We return to the bamboo hut that Mama calls home. The haus cook (house cook - kitchen) stands independently. Women and children have gathered in and around, their noses telling them what I was too overwhelmed to realize: lunch is ready. Mama escorts us to a small folding table with two plastic chairs. We are the first to be served. After our plates are loaded high with rice, sweet potato, chicken, and green leaves - all soaked in coconut milk - the others begin to fill their plates. They sit along the ground and makeshift benches; we are the only ones offered chairs. Mama won’t eat until we finish. She tells us that she cannot. Though we don’t understand the cultural honor she has bestowed upon us, we accept.

The newest addition to Mama’s section of the village is a lik lik haus (little house - the bathroom). Inside the small bamboo shelter, a deep hole centers the dark room. For us, they have fastened a toilet seat to four table legs and positioned it over the hole. Mama tells us that the lik lik haus has been fastened shut until this moment - they have been saving it for us. I am the one to christen it, an honor I awkwardly accept.

After lunch I am told that the young women will take the dishes down to the water to be washed. I insist on helping, and they finally oblige. Mama fills up a ratty, tattered sack with the soiled dishes and places the strap around my forehead, the weight of the bag hanging down my back. Even the youngest carry immense loads using this method - many mommas carrying their young in bilums hanging from their foreheads.

The path to the water is rugged yet defined. Three women and children already at the water look up and laugh at my arrival. They begin the chatter of Tok Pisin with Mama, I assume she explains why the large white skin is among them. Before we reach the water, Mama pulls leaves from a nearby plant, shredding them into thin grass strips. She wads them together and hands me the nature-made scrub brush.

She pats a rock indicating where I can sit. I squat and the rock’s rugged edges cause immediate discomfort. I remove the stone that Mama placed on the stack of dishes now in the water and immediately the plates begin to float downstream. Mama and I scurry to catch the floating valuables as I now realize the crucial role of the heavy stone.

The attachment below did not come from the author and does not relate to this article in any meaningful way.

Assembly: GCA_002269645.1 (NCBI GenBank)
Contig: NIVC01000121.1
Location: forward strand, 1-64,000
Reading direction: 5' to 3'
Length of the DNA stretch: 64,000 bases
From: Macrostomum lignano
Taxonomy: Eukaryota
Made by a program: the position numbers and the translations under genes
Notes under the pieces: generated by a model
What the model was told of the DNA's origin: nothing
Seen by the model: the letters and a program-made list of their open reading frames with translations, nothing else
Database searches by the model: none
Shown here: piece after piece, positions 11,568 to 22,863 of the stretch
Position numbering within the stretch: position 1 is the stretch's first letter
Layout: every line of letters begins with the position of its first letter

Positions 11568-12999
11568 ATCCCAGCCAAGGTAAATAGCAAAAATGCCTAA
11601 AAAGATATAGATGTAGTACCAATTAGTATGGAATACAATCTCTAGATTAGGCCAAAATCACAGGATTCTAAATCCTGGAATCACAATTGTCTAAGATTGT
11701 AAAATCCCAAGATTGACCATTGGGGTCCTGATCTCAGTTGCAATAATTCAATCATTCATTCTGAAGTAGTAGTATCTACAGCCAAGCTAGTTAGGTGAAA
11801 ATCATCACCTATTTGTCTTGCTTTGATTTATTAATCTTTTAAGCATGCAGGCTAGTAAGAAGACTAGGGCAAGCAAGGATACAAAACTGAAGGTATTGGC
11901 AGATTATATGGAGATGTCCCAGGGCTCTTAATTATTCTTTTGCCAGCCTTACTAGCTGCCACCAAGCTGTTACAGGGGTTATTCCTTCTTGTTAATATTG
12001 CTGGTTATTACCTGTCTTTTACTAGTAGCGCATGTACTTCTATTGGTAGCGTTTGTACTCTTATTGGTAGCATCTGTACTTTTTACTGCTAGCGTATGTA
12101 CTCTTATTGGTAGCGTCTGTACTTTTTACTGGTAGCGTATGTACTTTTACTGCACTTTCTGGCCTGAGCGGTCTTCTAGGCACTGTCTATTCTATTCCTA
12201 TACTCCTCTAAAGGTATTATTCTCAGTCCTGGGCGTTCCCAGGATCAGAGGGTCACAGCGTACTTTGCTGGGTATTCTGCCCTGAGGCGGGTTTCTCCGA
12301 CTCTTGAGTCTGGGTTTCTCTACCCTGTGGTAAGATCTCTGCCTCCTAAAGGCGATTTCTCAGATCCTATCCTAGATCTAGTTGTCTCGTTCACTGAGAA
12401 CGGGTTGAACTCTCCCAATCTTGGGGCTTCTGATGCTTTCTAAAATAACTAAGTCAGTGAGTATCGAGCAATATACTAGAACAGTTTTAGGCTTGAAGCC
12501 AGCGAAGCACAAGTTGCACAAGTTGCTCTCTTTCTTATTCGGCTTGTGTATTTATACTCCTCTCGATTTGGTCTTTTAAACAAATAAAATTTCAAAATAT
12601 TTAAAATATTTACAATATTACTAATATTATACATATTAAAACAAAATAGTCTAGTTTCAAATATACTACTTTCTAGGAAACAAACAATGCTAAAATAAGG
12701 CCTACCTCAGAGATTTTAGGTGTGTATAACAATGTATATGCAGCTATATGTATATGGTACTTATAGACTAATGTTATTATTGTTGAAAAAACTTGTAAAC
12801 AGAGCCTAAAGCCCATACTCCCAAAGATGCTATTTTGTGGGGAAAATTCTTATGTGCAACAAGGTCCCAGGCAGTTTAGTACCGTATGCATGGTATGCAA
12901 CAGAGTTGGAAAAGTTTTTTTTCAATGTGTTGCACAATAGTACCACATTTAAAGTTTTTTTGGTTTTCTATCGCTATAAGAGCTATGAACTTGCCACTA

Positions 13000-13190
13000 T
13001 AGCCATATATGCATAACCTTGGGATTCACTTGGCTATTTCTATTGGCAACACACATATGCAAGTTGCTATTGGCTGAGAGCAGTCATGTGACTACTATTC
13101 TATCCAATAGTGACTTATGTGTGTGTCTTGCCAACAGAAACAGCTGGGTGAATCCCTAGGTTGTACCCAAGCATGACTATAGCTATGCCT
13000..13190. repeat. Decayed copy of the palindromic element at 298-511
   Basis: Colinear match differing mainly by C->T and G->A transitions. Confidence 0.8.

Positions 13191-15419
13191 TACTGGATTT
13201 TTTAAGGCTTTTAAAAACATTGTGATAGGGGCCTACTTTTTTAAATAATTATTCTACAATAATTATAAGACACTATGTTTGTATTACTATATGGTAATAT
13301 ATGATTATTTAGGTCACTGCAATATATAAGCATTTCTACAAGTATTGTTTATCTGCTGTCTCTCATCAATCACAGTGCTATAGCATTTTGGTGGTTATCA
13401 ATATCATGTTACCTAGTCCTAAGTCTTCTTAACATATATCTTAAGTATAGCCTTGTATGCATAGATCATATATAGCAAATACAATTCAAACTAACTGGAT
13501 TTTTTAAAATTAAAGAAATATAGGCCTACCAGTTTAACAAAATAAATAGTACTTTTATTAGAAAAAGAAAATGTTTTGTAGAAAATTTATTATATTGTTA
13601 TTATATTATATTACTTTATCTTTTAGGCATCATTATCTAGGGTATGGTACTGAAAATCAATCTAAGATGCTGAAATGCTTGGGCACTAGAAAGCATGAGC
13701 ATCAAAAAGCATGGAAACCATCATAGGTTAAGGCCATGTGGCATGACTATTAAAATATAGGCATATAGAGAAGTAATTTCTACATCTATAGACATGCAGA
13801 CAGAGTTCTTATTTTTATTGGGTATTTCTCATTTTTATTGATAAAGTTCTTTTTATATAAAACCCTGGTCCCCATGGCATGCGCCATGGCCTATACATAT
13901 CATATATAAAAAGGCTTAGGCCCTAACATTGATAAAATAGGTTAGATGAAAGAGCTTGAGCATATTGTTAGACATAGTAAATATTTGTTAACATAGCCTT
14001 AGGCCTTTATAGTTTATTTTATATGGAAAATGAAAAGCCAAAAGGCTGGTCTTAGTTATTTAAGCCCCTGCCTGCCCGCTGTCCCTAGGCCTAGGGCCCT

I scrub. Next to me a momma washes clothes while a young naked boy splashes between the rocks, occasionally remembering my presence with a shy smile and thick giggle. The women chatter. I don’t know what they say but I know they spend their days here, joined together to wash dishes, clothes and selves.

On our way back from the water, a young boy, maybe six years old, scurries up a tall thin tree carrying a knife between his teeth. He begins severing the stems of Betel nut from the treetop. To my untrained eye, the tree is identical to a coconut tree. Two more boys stop to greet us, both with machetes in hand and slingshots looped around their foreheads. I realize that no age is too young to contribute to the survival and sustenance of the village.

As the hot fierce sun marks our imminent departure my emotions begin their fight. A day in the bush nearly over and I want more. My soul scattered throughout this jungle village, how will I ever leave?

But it is time. The young family escorting us back to town must catch the last return bus. The jungle mountain roads prove too treacherous for two white meris (white women), this precious family joyfully offers to be our escorts in and out of town. It is an hour journey each way, and they do it twice over. I don’t know how to show my gratitude but I am assured it is their privilege.

As we begin our goodbyes, I squeeze the women, wrapping my soft arms around their small frames and I feel their strength. My heart humbles at our differences. Like the varied colored threads of the bilum I now carry over my shoulder, we are uniquely different yet woven forever together. I wrestle with God that oceans divide us, the travel between us nearly impossible.

As we drive away my mind replays the beauty I traveled today. The village a life I would never have imagined for myself, and now I can’t imagine my life without it. I want its power to move me closer to the earth and farther from the world. I want my village family and biological family to share in the joy I now know from being one, a glimpse into our eternal home.